Colts release injury-prone Bob Sanders
Bob Sanders couldn’t stay healthy and the Indianapolis Colts
couldn’t afford to keep investing in the oft-injured safety.
Team owner Jim Irsay released the 2007 NFL defensive player of
the year on Friday, announcing the decision less than 24 hours
after he told reporters he would make a decision about Sanders’
future before March 3.
”We thank Bob for all his incredible contributions, from his
Super Bowl interception to his defensive player of the year
honor,” Irsay said in a statement.
The move was not a major surprise. After winning the league’s
top defensive honor, Sanders signed a five-year, $37.5 million
contract but played in only nine regular-season games over the next
With safety Antoine Bethea signing a four-year, $27 million
contract last summer; Melvin Bullitt, Sanders’ backup, emerging as
a competent starter; and the Colts still trying to sign four-time
league MVP Peyton Manning to a new long-term deal, there wasn’t
enough room to keep Sanders.
Indy gave Manning the exclusive franchise tag Tuesday, a move
that would pay Manning about $23 million next season if he plays
under the tag.
Given those constraints, Indianapolis could no longer afford
Sanders – and everyone knew it.
Last month, Sanders’ agent, Tom Condon, told the Associated
Press he ”anticipated the same thing you do” when asked whether
the Colts inquired about redoing Sanders’ contract or letting him
hit the free-agent market. A message left for Condon on Friday was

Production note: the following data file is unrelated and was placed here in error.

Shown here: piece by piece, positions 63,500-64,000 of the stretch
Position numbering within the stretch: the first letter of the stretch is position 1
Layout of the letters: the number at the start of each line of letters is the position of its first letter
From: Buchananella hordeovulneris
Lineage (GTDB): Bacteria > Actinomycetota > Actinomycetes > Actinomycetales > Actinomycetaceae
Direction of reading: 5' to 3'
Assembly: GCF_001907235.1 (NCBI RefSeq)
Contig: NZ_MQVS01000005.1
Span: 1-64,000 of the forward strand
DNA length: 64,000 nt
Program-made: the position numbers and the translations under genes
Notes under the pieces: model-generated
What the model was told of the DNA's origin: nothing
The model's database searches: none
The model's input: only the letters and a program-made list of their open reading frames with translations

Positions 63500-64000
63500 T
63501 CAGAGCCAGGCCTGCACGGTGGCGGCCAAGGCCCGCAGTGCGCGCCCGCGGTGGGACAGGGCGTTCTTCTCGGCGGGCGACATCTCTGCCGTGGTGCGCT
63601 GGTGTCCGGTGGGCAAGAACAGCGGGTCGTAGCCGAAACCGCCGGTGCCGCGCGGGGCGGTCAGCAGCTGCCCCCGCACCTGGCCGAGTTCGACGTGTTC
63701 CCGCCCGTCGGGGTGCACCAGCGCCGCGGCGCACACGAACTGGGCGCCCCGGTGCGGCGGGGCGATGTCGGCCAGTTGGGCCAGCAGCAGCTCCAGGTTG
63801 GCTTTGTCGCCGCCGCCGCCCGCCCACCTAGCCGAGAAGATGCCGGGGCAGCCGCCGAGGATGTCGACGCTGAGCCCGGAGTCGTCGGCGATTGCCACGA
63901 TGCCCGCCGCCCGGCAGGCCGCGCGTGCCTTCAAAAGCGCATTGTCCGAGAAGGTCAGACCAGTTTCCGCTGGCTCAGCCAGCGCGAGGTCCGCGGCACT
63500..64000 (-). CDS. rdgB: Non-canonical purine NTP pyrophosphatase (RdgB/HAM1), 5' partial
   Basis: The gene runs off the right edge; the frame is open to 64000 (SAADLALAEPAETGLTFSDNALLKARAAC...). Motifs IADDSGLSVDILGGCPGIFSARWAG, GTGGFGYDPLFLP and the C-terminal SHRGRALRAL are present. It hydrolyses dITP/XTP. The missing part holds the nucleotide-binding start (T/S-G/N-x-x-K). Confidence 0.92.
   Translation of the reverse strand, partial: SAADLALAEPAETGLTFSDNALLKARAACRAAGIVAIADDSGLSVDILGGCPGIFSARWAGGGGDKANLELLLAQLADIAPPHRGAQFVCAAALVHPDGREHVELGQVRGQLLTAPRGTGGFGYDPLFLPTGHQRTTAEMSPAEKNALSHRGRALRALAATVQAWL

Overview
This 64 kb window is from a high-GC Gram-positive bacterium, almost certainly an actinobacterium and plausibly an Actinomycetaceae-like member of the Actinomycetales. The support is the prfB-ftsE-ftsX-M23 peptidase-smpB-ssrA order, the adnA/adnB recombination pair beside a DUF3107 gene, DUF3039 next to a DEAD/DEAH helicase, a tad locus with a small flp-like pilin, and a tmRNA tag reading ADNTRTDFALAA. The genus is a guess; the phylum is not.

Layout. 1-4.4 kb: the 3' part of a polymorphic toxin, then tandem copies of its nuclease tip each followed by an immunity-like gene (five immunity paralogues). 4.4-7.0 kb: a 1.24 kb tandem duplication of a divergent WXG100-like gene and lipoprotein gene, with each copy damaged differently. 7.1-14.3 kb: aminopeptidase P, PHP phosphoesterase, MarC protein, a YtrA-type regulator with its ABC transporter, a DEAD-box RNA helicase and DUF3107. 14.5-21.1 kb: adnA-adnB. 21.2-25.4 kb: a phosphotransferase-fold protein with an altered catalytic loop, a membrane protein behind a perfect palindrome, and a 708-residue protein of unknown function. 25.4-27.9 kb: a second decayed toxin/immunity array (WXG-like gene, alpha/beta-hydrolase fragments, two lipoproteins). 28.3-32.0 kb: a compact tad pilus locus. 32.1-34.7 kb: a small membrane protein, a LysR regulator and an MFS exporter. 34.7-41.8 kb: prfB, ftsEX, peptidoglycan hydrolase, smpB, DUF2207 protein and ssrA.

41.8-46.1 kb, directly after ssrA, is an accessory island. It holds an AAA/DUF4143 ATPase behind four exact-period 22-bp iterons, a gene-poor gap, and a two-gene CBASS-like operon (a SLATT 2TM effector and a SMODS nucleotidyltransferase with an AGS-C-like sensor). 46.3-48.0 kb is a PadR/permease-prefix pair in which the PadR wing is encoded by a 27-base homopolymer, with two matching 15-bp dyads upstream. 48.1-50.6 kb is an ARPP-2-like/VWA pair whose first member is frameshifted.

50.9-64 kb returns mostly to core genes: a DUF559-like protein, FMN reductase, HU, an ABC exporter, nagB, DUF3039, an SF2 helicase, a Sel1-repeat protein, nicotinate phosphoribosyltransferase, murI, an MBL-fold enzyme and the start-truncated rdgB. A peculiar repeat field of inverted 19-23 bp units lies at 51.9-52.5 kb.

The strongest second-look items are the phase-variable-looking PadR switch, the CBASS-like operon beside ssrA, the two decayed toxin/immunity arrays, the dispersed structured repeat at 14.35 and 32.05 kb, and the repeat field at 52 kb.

not immediately returned.
”I want to thank Mr. Irsay for the opportunity to play with the
Colts,” Sanders said in a statement released by the team. ”I
appreciate all he and the organization did for me throughout my
career, and I always will consider myself a Colt. I want to thank
the fans also for their great support. They played a big part in
making my seven years with the team very rewarding.”
When Sanders was healthy, he was one of the league’s top
He played in 14 games in 2005, helping the Colts go 13-0 and
earning the first of two Pro Bowl selections. A knee injury limited
him to only four regular-season games in 2006, but when he returned
for the playoffs, the Colts’ run defense improved dramatically and
was a key reason Indy won the Super Bowl.
Sanders was healthy again in 2007, playing in 15 games, earning
another Pro Bowl trip and becoming the first Colts player to win
the league’s top defensive award.
But even Sanders acknowledged his reckless style would likely
shorten his NFL career and some fans even wanted the Colts to keep
Sanders on the bench until the playoffs started.
There was a reason for all of it.
Injuries limited Sanders to only six regular-season games in
2008. He missed the first five games in 2009 following knee
surgery, then in his second game back, tore the biceps in his left
arm and missed the rest of the season.
Sanders didn’t even make it through that many games last year.
He tore his right biceps on the first defensive series of the
season opener and did not play again.
That left Sanders’ future with the Colts in jeopardy.
”Before March 3, I think we’ll probably have some sense on that
direction,” Irsay said Thursday when asked about Sanders. ”Again,
there’s nothing definitive. We’ve talked through a lot of different
scenarios, I can’t say definitively what direction we’re going
On Friday, Irsay made it official.
Sanders had 373 tackles, 3 1/2 sacks, two forced fumbles, three
recoveries and six interceptions in seven NFL seasons.